Freedom, privacy and choice



Dear Editor:

In Sen. Collins’ written statement on the leaked draft Supreme Court opinion overturning Roe v. Wade, she only expressed concern that if Kavanaugh and Gorsuch do vote to overturn it would be “inconsistent” with their opinions supporting settled law when she voted to confirm both. Both 2016 U.S. presidential and vice-presidential Republican nominees had vowed to only nominate those who would overturn Roe v. Wade. Trump nominated three who are now on the U.S. Supreme Court and are part of the majority who have voted to overturn Roe v. Wade in the leaked draft. Is Sen. Collins naive?

I am disappointed that Sen. Collins did not express concern about some of the potential effects on a woman’s ability to obtain an abortion in the draft opinion. There is no exception for rape or incest, and it turns the right to having an abortion over to the states. Is the Senator concerned about how a young, poor rape or incest victim in southern Texas (only one of many states where abortions are or may become illegal) would feel if she had to find the means to travel to a state where abortion was legal — maybe five or six states away. Where would she find the money, travel, housing, food, when feeling sick and physically, emotionally and spiritually exhausted? What about the woman whose fetus is dead who cannot have the fetus removed legally in her state?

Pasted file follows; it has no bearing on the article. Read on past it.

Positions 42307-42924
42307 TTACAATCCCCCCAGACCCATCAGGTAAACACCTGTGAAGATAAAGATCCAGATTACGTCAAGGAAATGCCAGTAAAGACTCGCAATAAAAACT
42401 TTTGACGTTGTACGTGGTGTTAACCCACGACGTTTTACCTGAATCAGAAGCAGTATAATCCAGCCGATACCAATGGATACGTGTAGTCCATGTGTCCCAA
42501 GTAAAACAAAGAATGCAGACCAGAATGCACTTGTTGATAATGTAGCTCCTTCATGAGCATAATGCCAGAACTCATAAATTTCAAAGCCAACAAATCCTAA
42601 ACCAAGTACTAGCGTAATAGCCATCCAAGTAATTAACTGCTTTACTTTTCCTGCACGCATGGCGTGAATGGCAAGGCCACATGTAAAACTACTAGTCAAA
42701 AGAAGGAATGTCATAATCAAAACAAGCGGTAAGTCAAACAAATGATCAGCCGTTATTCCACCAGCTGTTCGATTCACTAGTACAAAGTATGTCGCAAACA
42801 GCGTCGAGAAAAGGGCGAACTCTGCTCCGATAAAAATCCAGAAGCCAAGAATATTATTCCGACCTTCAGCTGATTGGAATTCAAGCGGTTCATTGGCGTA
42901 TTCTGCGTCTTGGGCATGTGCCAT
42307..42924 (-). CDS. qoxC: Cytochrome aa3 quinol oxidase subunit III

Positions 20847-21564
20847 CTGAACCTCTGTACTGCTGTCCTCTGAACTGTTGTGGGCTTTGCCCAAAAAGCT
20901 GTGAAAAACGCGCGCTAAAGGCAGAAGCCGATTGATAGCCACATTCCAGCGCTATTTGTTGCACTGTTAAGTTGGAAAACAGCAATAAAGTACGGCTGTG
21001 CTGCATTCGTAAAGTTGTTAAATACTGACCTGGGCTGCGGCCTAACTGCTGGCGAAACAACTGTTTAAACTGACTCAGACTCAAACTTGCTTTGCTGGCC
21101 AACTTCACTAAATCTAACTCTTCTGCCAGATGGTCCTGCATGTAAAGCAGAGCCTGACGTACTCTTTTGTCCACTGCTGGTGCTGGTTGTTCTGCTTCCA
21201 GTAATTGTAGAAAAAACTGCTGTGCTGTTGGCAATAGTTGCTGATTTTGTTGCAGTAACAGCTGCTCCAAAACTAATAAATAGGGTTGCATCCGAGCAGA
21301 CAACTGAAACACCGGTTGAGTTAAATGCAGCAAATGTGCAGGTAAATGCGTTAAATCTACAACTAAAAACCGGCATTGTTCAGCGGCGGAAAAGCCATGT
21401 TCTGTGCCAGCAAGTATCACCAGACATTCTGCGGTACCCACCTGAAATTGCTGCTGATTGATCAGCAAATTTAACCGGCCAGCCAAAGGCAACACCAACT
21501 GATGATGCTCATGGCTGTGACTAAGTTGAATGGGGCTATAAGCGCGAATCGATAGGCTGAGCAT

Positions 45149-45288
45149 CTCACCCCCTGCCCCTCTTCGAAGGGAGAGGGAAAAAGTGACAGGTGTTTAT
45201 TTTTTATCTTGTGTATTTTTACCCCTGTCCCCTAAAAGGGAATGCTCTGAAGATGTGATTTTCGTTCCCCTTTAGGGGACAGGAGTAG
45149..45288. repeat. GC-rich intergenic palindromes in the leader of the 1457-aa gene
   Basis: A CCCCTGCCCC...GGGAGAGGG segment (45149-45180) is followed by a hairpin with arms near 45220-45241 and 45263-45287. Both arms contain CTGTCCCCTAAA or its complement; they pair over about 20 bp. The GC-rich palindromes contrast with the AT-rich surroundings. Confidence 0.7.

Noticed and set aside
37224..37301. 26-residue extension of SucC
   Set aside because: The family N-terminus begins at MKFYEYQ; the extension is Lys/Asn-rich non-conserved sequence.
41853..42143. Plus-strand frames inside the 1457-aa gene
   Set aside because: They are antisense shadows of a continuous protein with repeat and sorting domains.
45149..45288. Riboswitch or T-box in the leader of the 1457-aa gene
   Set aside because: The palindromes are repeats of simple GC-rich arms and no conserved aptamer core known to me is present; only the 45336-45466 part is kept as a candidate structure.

Abortions happened before Roe and will continue to happen. What I want is for them to be safe and available nationwide. I stood on the U.S. Supreme Court steps with a friend who had submitted a brief about her illegal abortion experience.

Retracting a 49-year national right to privacy and choice — for women to have an abortion — is unthinkable to me. Fetal viability has always been a justifiable limiting factor. Having an abortion is a very hard private choice for any woman to make, but it should be made by the woman and needs to be available nationwide.

Pam Person

Orland

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